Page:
• Meredith recommends restorative yoga for everyone, no matter what their abilities. It has an immediate and cumulative impact of reducing stress and alleviating fatigue.
    • When it comes to yoga classes, look for a teacher who has experience working with people with health challenges. Interview them in advance. Try out a few classes, until you find the one that’s right for you. If you can afford it, start with some 1:1 private yoga sessions. Some yoga styles she thinks are especially beneficial for people with autoimmune disease are yoga tune-up and gentle yoga.
    • Yoga is an opportunity to become a student of your own body and tune in at a new level. And in time, with practice, yoga can improve both your health and your abilities.
    • Restorative Yoga Resources: article, book, and video.
    • Pubmed studies on yoga and autoimmune disease
    • Update 2021: Meredith now specializes in teaching people MindBody Movement. You can connect with her through her website, Live Better Wellness.
  • Jesse St. Jean on Self-Love (34:05)
    • Jesse is reversing Ulcerative Colitis.
    • “When I finally began feeding my body what it needed to heal, I understood the importance of also loving and actually listening to what my body needs. Until this point, I had spent my entire life shaming and ignoring my own body, eventually disowning it completely. The day that I whispered, ‘I want to be your friend,’ I felt a physical sigh of relief and a feeling of wholeness that I had never felt before.”
    • In the beginning, Jesse had to make a conscious choice to love her body every day. It was hard to change a lifetime of disregard. She believes in “Fake it till you make it.” She would tell herself things she didn’t always believe, until they sunk in and now it’s natural to feel love for her body. While she still has some insecure moments, they don’t last. She feels a love and patience and graciousness toward the whole of who she is, and that leaves her with a deep peace, both in body and mind.
    • Resources: My Body Is Not My Enemy and the Self-Love Workbook Podcast.
    • Update: In 2020, Jesse became a Nutritional Therapy Practitioner and now supports others on their healing journeys. She works for WellTheory.
  • V Capaldi on Self-Myofascial Release (47:07)
    • V is reversing multiple sclerosis.
    • Fascia is a web of tissue that connects everything in our bodies – bones, muscles, skin and organs. Fascia can get stuck to our bones and cause discomfort bodywide. This is especially true when we are sedentary, or have inflammation in our bodies. Self-myofascial release loosens the fascia and releases those restrictions.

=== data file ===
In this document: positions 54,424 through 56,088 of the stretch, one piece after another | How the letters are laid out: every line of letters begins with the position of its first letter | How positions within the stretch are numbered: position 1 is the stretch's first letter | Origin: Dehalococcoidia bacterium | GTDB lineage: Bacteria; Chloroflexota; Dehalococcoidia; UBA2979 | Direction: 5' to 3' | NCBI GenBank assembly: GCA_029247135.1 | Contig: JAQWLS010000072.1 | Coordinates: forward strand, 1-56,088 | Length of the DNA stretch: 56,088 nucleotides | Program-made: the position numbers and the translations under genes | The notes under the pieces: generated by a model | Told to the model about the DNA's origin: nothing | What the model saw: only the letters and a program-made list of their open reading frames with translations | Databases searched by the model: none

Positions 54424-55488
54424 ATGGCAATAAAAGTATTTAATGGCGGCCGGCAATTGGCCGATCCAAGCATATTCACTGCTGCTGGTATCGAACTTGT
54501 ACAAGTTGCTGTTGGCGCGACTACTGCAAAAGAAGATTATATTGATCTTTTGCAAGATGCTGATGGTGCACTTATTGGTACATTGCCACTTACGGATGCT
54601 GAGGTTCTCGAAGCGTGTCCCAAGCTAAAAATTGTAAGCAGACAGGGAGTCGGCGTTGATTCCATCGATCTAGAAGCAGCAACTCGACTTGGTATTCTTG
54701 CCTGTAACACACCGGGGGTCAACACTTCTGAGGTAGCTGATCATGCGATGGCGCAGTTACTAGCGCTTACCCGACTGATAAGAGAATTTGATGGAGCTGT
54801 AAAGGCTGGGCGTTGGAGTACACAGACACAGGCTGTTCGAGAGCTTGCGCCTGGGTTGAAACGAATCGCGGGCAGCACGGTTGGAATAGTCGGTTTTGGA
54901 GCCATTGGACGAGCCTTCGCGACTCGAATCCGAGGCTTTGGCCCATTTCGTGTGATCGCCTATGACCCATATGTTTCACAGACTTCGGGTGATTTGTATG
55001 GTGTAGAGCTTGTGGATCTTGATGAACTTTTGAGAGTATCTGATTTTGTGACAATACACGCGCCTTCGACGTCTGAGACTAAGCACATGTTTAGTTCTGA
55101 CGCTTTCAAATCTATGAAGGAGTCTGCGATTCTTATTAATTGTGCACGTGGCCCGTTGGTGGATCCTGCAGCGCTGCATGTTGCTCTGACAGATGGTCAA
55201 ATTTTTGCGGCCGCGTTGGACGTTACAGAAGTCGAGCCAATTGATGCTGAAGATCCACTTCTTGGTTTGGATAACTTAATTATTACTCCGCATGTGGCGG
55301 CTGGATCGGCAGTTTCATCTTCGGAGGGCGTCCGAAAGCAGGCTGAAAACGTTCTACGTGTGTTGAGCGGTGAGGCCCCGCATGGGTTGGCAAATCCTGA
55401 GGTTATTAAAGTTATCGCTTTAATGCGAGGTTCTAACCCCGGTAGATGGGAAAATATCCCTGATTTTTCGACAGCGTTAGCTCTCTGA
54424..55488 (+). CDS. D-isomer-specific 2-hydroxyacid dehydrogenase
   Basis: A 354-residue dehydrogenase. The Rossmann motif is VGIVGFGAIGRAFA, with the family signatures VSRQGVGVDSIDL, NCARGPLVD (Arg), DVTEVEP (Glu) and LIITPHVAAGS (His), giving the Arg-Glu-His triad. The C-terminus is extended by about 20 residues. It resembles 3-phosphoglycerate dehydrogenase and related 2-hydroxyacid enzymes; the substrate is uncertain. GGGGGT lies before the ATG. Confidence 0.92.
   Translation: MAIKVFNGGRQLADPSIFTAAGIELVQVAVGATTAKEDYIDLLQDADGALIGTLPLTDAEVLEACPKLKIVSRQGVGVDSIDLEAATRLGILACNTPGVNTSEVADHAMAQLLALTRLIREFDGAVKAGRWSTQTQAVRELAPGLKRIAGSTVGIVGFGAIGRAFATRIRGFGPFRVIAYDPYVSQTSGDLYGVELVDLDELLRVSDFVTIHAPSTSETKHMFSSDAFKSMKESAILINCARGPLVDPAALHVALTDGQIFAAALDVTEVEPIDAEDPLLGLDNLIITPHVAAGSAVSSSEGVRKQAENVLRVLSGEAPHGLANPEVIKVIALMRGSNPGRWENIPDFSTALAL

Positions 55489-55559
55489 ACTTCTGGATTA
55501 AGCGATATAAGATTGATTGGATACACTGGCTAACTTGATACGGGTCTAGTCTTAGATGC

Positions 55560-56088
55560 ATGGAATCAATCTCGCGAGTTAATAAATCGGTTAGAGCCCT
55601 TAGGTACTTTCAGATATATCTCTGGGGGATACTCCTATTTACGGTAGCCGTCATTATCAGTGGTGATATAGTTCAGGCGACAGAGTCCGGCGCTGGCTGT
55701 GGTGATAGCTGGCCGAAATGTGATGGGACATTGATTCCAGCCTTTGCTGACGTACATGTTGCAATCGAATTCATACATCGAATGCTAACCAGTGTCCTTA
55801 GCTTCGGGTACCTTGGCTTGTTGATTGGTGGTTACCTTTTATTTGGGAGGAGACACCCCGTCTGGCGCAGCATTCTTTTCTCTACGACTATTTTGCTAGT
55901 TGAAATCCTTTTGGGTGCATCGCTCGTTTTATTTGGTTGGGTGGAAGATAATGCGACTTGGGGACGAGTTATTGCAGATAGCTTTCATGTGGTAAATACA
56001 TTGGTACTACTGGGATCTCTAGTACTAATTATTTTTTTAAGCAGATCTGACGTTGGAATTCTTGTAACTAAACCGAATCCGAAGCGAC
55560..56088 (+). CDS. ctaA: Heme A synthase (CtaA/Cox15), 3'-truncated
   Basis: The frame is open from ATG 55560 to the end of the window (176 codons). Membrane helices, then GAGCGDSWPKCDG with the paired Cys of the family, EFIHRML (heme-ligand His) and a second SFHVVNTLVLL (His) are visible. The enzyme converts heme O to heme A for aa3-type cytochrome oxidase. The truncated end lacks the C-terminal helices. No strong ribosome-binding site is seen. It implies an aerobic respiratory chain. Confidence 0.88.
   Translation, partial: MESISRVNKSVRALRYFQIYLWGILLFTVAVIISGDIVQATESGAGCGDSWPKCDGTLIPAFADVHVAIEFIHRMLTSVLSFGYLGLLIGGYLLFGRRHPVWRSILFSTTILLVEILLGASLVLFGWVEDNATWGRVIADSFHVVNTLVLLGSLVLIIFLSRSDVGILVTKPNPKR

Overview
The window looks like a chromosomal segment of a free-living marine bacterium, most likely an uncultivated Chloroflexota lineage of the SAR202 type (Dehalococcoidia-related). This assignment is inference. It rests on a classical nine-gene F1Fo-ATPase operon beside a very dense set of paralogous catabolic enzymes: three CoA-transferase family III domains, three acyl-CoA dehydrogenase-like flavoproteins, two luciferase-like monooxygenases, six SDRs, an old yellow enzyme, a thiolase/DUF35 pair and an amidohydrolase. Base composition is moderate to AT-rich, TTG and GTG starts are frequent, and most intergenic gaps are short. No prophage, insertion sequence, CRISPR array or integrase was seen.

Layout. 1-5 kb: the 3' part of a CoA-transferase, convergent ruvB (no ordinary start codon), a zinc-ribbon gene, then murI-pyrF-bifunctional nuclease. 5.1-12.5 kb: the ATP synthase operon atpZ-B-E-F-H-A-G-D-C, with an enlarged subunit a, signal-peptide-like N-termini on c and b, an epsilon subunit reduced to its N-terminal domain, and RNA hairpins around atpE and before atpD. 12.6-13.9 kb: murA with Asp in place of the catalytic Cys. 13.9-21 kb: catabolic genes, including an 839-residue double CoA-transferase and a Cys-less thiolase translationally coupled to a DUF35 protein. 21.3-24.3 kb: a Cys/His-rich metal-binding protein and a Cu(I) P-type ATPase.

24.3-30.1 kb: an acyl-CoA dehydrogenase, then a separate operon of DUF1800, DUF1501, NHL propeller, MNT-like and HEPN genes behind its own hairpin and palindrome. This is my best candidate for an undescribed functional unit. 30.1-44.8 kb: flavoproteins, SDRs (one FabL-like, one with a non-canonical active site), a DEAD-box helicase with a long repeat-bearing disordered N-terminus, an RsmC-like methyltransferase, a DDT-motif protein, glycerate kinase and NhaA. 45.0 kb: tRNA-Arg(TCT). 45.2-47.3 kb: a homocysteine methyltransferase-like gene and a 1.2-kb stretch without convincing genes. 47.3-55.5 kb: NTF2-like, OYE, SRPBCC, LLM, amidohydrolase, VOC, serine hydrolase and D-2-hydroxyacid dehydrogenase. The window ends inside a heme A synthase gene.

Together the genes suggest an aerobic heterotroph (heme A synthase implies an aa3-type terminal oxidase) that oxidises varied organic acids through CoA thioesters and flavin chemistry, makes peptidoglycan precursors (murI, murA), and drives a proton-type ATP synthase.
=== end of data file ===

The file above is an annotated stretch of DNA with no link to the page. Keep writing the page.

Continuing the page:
• V uses Yoga Tune Up Balls for this technique, and she was taught by her physical therapist. She started out just using them for her hands and saw such dramatic improvement in her mobility that she expanded to using them on her entire body. She does a 90-minute session six days/week, and she commits this much time because of its dramatic impact on her ability to function.
    • You can start gently in short sessions and control the pressure in a way that’s comfortable for you.
    • Since bodywork can be detoxifying, it’s helpful to support your body’s detox pathways by drinking plenty of water, and doing simple things like Epsom salt baths or bentonite clay masks/foot baths.
    • Yoga Tune Up Resources: Beginner Self-Care Kit, Advanced Self-Care Kit, Book: Roll Model, Sample Videos and Teacher Directory.
    • To learn more about V’s healing story, listen to episode 1 of this podcast.
    • Update 2021: V has retired from blogging.
  • Outro (1:06:25)

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18 comments on “Episode 26: Beyond Food – Healing Lifestyle”

  1. Eileen,
    Thank you for your podcasts and blog. I’m intigued about exploring yoga now both for my general health and also to help with my MS.

  2. Thank you for another amazing podcast, Eileen! I learn so much for your interviews. And, as always, your show notes are incredible. You are the BEST!!!